The network flyout for a laptop with a wired Ethernet adapter, connected through a docking station, and a connected Wi-Fi adapter. Both networks appear to be operating properly. (A status of Limited, rather than Connected, would indicate problems with the network's ability to connect to the internet.)
The network icon in the notification area shown here indicates that the wired connection is the primary connection. The flyout above shows that the system also has a secured Wi-Fi connection.
Every available network is shown on this list, including wired connections and wireless access points that are broadcasting their names. The icon for each available wireless connection indicates its signal strength, with the list ranked in descending order by signal strength.
The three buttons visible at the bottom of the network flyout are available on any device that has a Wi-Fi adapter. Click or tap Wi-Fi to temporarily disable wireless connections. Doing so changes the network flyout. By default, Wi-Fi remains disabled until you manually tap the Wi-Fi button again. If you want your Wi-Fi holiday to be temporary, select an alternative option from the Turn Wi-Fi Back On list; you can choose 1 Hour, 4 Hours, or 1 Day.
Click the Wi-Fi button to turn the wireless adapter off or back on. By default, you have to do so manually, or you can set a timer under the Turn Wi-Fi Back On menu.
The option to disable Wi-Fi temporarily comes in handy when you're traveling and have access only to a weak wireless signal (which might drain your PC's battery as it repeatedly tries to make a connection), or a paid Wi-Fi option that you've decided is too expensive. Setting a timer allows you to reconnect without having to remember to turn Wi-Fi back on manually.
Clicking or tapping Airplane Mode shuts down all wireless communications, including Wi-Fi, Bluetooth, cellular, GPS, and near field communication (NFC). (You can selectively enable wireless devices by opening Settings → Network & Internet → Airplane Mode.) The third button, available on any device with a Wi-Fi adapter, activates the system as a mobile hotspot.
A red X or yellow triangle over the network icon means your connection is not working properly. The yellow triangle is Windows 10's way of warning that something's wrong with the connection; a red X usually indicates a more serious problem with the adapter.
Network management tools
As with so many other parts of Windows 10, the knobs and dials and switches that control networking have steadily migrated from the old Control Panel to a home in the modern Settings app. You can find every network setting you need by going to Settings → Network & Internet, where you'll see the clearly organized Status page. (If you prefer the oldstyle interface, click the Network And Sharing Center link near the bottom of that page.)
For slightly faster access to network settings, click the network icon in the notification area, right-click the Network icon, and then click Network & Internet Settings.
The move to the modern Settings app hasn't removed every trace of the old-style Control Panel, however. Clicking Change Adapter Options, for example, leads to the not-so-modern dialog box. As we explain in the next section, you'll need to visit this page to adjust TCP/IP configuration settings.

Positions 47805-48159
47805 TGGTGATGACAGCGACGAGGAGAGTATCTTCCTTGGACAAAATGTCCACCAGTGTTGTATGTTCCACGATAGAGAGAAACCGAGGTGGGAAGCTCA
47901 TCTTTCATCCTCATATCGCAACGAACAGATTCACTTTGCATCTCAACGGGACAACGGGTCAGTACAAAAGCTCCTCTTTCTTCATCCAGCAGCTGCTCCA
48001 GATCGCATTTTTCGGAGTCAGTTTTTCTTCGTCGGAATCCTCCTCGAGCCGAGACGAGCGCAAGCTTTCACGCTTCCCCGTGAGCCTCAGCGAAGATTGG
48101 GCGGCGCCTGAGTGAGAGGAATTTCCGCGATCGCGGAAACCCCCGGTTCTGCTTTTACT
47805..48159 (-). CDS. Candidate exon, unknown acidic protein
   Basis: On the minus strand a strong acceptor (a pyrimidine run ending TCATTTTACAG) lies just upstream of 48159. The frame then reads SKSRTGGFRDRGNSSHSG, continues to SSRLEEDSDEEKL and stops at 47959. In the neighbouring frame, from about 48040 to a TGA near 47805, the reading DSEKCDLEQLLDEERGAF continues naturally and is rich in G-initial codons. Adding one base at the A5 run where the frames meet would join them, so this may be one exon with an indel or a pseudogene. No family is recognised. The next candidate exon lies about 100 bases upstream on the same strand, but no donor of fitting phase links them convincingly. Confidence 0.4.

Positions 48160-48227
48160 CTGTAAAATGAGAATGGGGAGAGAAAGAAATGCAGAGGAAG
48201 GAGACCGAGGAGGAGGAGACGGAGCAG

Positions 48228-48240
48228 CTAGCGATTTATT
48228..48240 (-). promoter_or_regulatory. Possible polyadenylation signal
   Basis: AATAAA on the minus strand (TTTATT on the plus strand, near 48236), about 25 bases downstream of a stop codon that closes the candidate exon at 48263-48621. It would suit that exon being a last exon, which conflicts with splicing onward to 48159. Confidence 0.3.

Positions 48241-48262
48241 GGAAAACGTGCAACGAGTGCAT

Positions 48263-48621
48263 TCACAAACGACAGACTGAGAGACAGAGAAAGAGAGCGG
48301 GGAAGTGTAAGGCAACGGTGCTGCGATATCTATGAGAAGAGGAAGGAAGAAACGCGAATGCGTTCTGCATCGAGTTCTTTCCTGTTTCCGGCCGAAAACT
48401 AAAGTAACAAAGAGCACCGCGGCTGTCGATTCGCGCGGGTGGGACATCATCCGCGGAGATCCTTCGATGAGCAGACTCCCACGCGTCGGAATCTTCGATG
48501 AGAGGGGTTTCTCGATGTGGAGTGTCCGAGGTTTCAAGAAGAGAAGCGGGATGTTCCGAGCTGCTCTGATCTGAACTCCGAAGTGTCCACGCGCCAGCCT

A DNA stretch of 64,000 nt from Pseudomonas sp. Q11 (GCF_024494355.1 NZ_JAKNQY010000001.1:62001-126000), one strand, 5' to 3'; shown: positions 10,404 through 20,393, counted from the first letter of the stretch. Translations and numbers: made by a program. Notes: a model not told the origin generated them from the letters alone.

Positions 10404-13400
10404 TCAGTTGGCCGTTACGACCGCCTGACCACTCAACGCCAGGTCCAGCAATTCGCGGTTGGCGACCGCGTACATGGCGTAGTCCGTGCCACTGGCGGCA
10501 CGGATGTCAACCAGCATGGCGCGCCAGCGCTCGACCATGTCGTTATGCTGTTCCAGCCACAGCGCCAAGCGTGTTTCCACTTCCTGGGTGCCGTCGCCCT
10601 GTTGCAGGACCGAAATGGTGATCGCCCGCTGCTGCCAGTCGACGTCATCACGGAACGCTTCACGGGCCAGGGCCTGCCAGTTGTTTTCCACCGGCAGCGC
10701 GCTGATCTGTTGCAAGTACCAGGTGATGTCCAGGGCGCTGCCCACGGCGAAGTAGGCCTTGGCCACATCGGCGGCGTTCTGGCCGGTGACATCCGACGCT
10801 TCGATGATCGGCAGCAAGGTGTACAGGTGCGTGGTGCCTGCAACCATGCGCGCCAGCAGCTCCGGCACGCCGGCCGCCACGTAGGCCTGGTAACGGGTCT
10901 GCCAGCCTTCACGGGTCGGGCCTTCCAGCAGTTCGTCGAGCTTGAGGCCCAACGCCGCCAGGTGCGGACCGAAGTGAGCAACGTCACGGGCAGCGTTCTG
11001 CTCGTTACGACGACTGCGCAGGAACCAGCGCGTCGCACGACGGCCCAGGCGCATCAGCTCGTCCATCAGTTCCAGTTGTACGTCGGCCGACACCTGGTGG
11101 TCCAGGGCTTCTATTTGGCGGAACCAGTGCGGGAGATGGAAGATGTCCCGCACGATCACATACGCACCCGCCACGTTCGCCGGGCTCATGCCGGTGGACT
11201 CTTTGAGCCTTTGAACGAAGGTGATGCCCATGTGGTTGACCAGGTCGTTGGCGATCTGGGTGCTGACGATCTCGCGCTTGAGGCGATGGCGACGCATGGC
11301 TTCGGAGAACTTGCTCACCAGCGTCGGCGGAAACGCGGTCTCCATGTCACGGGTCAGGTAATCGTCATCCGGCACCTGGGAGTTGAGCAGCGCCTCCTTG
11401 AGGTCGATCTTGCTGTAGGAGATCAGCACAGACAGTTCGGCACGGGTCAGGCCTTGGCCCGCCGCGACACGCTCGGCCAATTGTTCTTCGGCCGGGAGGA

We'll get into the details of the other options on this page in the remainder of this tutorial.
Network adapters that begin with vEthernet are virtual adapters created when you create a virtual switch with Hyper-V. If you've enabled the Application Guard feature in Microsoft Edge (which is also based on Hyper-V virtualization), you'll see an additional virtual adapter named vEthernet (Hvsilcs). Various diagnostic tools will show other virtual adapters used for specialized functions, such as W-Fi Direct connections. In general, we recommend that you avoid trying to manage these adapters manually.
Transmission Control Protocol/Internet Protocol (TCP/IP) is the default communications protocol of the internet and for modern local area networks; in Windows 10, it's installed and configured automatically and cannot be removed. Most of the time, your TCP/IP connection should just work, without requiring any manual configuration.
Networks that use the TCP/IP protocol rely on IP addresses to route packets of data from point to point. On a TCP/IP network, every computer has a unique IP address for each protocol (that is, TCP/IPv4 and TCP/IPv6) in use on each network adapter. An IPv4 address is a 32-bit number that is normally expressed as four 8-bit numbers (each one represented in decimal format by a number from 0 through 255) separated by periods. A 128-bit IPv6 address is usually shown as eight 16-bit numbers (each one represented in hexadecimal format) separated by colons. In addition to the IP address, each computer's TCP/IP configuration has the following additional settings:
- A subnet mask, which tells the network how to distinguish between IP addresses that are part of the same network and those that belong to other networks.
- A default gateway, which is a computer that routes packets intended for addresses outside the local network.
- One or more Domain Name System (DNS) servers, which are computers that translate domain names (such as www.microsoft.com) into IP addresses.